Mad, About You

Mad, About You

Choreographed by Lucía Piquero, Mad, About You is a study of madness and an argument against stereotypes of the “mad”. The only difference between the so-called “mentally ill” and the “normal” is, if any, quantitative, and not qualitative. MAY explores how madness is constructed and performed in society, and how the difference between those classified as “mentally ill” and those considered “normal” is also a construction. It is the result of an ongoing research into personal experiences, cultural stereotypes, literary works and psychological studies.

MAY is a 25 minutes piece, with music by Alberto García (and the possibility, depending on availability of musicians, of having it performed live on stage).
MAY can also be performed as a 10 minute duet.

MAY needs a black box theatre (though other possibilities would be considered) and general lighting.


Reviews of the 10min version of” Mad, About You”:

Cloud Dance Festival 26th April 2009 By Steph Elsob

Diciembre Dance Group was founded in 2008 to explore social issues through dance. Their latest offering, ‘Mad About You,’ looked at the social stereotypes of madness within our everyday society. The piece opened with a female placing a music box onto a chair, which sat at the end of a strip of white tape splitting the stage diagonally. The music box seemed to be a treasured possession, and upon it being taken away, we saw the dancer become slightly withdrawn and less excited. Dressed in white, she began to move horizontally across the stage, followed perfectly by her shadow, a dancer upstage dressed in grey. Both females moved well together, with a great use of pliés and dynamic. This piece already appeared to be a lot more polished and rehearsed than those which preceded it.

At the end of this first section, two dancers, one male and one female, entered the space dressed in white doctor’s coats and approached the first female. She was given a doctor’s coat and put it on, thereby transforming her from a ‘mad’ person into a ‘normal’ person with a simple costume change. The women then strapped the male into a straitjacket before leaving him alone on stage. The movements in the straitjacket were fairly basic; it would have been interesting to see more choreographic use of the torso, taking advantage of the dancer being restricted in ways we normally don’t see.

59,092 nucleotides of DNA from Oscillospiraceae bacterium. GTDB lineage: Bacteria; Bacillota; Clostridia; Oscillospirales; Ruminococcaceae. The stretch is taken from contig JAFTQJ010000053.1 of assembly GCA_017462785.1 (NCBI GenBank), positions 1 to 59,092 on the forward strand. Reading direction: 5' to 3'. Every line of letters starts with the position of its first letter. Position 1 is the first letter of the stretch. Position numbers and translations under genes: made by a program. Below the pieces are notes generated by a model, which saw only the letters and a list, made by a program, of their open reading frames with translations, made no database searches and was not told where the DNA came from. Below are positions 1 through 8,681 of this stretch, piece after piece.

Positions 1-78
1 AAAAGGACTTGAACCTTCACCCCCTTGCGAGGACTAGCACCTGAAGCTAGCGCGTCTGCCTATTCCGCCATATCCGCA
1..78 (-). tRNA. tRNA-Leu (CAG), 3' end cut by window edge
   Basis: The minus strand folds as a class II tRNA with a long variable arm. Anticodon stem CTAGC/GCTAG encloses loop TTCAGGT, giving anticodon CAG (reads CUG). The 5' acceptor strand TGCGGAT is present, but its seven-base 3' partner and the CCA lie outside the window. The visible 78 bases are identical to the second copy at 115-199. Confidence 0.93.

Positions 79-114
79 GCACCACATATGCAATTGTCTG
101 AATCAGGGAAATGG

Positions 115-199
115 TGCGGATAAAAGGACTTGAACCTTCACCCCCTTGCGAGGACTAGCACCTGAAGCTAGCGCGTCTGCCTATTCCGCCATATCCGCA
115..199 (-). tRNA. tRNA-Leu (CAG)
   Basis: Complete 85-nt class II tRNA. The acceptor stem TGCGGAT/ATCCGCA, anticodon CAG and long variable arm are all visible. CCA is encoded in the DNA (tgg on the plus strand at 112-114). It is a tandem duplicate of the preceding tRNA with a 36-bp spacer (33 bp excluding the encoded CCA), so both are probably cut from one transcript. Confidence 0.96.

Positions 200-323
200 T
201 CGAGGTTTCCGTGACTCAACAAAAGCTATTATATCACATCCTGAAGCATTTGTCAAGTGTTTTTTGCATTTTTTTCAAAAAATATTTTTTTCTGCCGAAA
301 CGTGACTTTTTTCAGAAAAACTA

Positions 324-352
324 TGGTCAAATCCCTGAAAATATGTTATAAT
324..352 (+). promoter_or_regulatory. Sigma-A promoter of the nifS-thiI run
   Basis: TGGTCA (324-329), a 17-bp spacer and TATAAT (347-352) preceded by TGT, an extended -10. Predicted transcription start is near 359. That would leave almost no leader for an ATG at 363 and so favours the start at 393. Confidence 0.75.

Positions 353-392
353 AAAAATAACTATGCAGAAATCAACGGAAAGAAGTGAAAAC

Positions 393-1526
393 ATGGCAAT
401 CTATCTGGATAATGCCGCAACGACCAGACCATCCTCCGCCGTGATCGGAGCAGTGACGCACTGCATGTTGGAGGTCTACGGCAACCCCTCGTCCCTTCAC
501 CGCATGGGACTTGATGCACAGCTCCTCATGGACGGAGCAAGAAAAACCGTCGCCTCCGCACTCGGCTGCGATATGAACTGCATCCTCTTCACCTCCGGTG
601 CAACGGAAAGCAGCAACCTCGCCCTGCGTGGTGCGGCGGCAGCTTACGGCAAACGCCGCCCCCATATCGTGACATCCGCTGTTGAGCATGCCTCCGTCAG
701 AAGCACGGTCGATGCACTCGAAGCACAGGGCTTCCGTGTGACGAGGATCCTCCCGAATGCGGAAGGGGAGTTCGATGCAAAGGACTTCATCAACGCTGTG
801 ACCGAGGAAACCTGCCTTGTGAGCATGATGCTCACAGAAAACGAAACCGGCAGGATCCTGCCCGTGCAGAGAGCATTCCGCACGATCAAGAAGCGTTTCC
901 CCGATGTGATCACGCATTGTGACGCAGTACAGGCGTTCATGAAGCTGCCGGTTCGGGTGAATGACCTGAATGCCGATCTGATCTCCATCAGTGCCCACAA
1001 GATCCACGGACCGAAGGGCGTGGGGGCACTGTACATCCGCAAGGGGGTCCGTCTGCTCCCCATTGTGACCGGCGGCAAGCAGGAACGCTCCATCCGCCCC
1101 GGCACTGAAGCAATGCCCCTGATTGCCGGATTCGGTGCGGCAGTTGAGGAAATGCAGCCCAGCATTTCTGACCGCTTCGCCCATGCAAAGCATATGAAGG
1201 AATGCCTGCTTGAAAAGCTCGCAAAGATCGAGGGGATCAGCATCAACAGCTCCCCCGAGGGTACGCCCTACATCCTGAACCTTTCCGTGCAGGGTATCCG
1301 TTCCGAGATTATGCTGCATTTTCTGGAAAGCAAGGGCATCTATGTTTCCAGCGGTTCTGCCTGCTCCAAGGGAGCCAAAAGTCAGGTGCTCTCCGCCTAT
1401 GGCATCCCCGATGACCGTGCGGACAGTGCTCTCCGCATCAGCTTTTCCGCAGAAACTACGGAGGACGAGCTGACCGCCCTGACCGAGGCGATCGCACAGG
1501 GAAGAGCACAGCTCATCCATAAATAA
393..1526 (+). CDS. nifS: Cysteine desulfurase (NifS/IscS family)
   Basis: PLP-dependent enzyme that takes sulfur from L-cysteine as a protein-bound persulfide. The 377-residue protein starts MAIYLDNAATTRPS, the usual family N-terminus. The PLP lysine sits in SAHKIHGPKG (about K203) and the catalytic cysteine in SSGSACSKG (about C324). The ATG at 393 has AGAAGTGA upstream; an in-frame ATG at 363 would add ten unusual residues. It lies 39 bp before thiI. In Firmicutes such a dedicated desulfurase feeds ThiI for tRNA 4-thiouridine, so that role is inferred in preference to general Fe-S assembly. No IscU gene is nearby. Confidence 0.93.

The next female solo dancer had great flexibility and her movement was very unique in comparison to the other dancers in the company. Another female used the white tape as a focus point, moving along it as if it were a tightrope. She interjected between the other solos and sections and every time she appeared the same piece of music played. This was a very nice touch: relating a piece of music to a character often makes it easier for an audience to relate to, as seen in ‘Peter and the Wolf’ where a certain instrument always relates to a certain animal.

The last solo in the piece identified a girl, ‘Kate’ who heard voices and conversed with the character we only heard but never saw. This dancer performed some lovely movements on her chair which she moved around the stage with her. She repeatedly stood on the chair and turned around herself, focussing up to the ceiling, as if searching for the voice she was hearing. This section was fairly short and it would be interesting to see how it would have been expanded or developed as there were some very interesting ideas.

The piece carried its message well and was very clear in exploring varying degrees of madness. The movements were well executed by the dancers but it did feel that the ideas in the piece were touched upon but not explored fully.

Cloud Dance Festival 26th April 2009 By Michelle Harris

A single, a strip of masking tape forming a diagonal line from up stage to down stage, a music box yielding a childlike eerie melody, and a collection of dancers in white sets the scene around a sanatorium in Mad About You, by Diciembre Dance Company. But there is a twist. How can we tell the mad from the sane?

Two female performers who practically resemble twins perform an identical duet. The black dress of one girl is the only indicator of her sanity as opposed to that of her partner wearing a white dress – the clichéd ‘mad’ attire. A respectable male doctor removes his obligatory white coat to also reveal an inmate’s white gown. His lean legs lead him through a Gollum-like solo, wily and meandering, and so it emerges that perhaps this bastion of society is darker and less rational than his status implies. Even the controversial theories of German psychiatrist Sigmund Freud are put under the investigative spotlight, as a ‘mad’ girl stands on the chair, and hears aloud the requisite voice in her head, trying to convince her of shameful secrets buried deep in her conscious mind.

The repetition of specific motifs, such as one dancer who periodically repeats her phrase along a taped diagonal line, reminds us that this dance is a construction, manmade, not the absolute truth. Thus, perhaps just like our own stereotypical thoughts on madness and mental health. With exceptional strong dancing, Mad about You is a thoughtful and attentive work that refreshingly refrains from being too preachy.

Leave a Reply

Your email address will not be published. Required fields are marked *